As The Inquisitr reported, the New York Senate passed a bill Wednesday that would allow Congress to obtain President Donald Trump’s state tax returns. And while the bill still has to make its way to Governor Andrew Cuomo for his signature, Spectrum News reports that he said he is willing to support the bill at an event on the Hudson River near the old Tappan Zee Bridge.
“I am supportive of that bill. I believe it’s going to pass.”
As of now, Democrats in the state Assembly are planning to discuss the bill on Monday in a closed-door meeting.
Although Long Island Republican John Flanagan believes that the bill is an invasion of privacy designed for partisan purposes, Manhattan Democratic Senator Brad Hoylman says that the bill is nothing of the sort, pointing to the fact that Congress already has the power to see federal taxes.
Democratic Assemblywoman Pat Fahy, who rallied in support of the bill on Friday with progressive groups, dismissed accusations that the bill is partisan, claiming that it was written narrowly to ensure this isn’t the case.
“I think it makes a lot of sense. I think we are at such an unprecedented and disturbing time since we are at such an impasse with co-equal branches of government at the federal level.”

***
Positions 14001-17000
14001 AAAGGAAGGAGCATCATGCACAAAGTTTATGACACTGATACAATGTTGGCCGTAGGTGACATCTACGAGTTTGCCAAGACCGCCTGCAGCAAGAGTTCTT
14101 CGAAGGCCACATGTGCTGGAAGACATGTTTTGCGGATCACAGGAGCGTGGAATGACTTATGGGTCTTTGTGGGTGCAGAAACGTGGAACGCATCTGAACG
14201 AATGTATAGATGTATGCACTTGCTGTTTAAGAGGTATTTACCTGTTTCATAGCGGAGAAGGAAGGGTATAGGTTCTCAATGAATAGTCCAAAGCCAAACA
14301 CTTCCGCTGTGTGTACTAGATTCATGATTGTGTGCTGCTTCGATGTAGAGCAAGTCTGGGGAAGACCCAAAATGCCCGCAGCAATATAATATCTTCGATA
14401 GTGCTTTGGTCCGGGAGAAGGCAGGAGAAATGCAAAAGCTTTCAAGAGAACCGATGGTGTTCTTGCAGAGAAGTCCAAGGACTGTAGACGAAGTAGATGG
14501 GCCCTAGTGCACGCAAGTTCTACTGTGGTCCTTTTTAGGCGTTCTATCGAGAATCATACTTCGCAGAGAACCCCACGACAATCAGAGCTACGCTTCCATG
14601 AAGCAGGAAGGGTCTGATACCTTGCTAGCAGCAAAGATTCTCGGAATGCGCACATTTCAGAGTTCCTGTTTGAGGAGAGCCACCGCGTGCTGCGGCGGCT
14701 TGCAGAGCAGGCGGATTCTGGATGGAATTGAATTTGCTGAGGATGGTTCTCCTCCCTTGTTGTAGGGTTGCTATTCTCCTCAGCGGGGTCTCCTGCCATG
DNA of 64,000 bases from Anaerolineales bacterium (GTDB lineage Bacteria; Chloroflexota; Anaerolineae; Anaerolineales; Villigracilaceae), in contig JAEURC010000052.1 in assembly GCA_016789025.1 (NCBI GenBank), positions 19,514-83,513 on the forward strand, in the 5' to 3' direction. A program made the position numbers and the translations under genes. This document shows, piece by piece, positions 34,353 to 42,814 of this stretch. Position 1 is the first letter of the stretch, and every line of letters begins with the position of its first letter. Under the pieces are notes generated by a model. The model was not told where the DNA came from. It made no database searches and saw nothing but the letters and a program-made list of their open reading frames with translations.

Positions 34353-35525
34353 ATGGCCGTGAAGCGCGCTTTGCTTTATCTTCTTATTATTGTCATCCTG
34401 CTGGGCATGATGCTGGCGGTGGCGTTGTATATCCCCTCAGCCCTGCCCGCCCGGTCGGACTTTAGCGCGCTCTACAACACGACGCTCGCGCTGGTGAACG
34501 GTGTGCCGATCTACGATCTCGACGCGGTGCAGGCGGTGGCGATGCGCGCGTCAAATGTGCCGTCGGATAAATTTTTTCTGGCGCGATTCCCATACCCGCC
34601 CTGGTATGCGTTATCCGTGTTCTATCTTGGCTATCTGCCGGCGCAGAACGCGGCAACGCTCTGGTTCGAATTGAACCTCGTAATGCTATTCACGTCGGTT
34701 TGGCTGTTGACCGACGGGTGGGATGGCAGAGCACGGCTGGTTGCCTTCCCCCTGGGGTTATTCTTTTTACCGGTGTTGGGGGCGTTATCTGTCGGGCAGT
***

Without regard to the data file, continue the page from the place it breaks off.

Opinion: Encouraged by Governor Cuomo, the Albany Democrats are poised to pass legislation that would let the state tax commissioner release Trump’s tax return to Congressional committees. https://t.co/rZHQCulatx— The Wall Street Journal (@WSJ) May 9, 2019
While sitting presidents aren’t legally required to release their tax returns, it’s a decades-old tradition, and Trump’s refusal to do so has stirred curiosity as to what’s inside his.
As The Inquisitr reported, The New York Times released a bombshell report that — based on “printouts from his official IRS tax transcripts, with figures from his federal 1040, for 85 to 94” — suggests that Trump lost $1.2 billion from 1985 to 1994, making him the worst American businessman of the ’80s.
Some say the data suggests that Trump’s appearance of success stems not from his actual accomplishments but the image created by the long-running NBC TV reality show The Apprentice.
“Most of us knew he was a fake. He had just gone through I don’t know how many bankruptcies,” said Jonathan Braun, a video editor on the show for six of its 14 seasons.
“It was like making the court jester the king.”
But the controversial report also raises the possibility of legal trouble for both the Times and the leaker. As The Inquisitr reported, federal law protects both tax returns and information related to them from being released by both private individuals and government employees.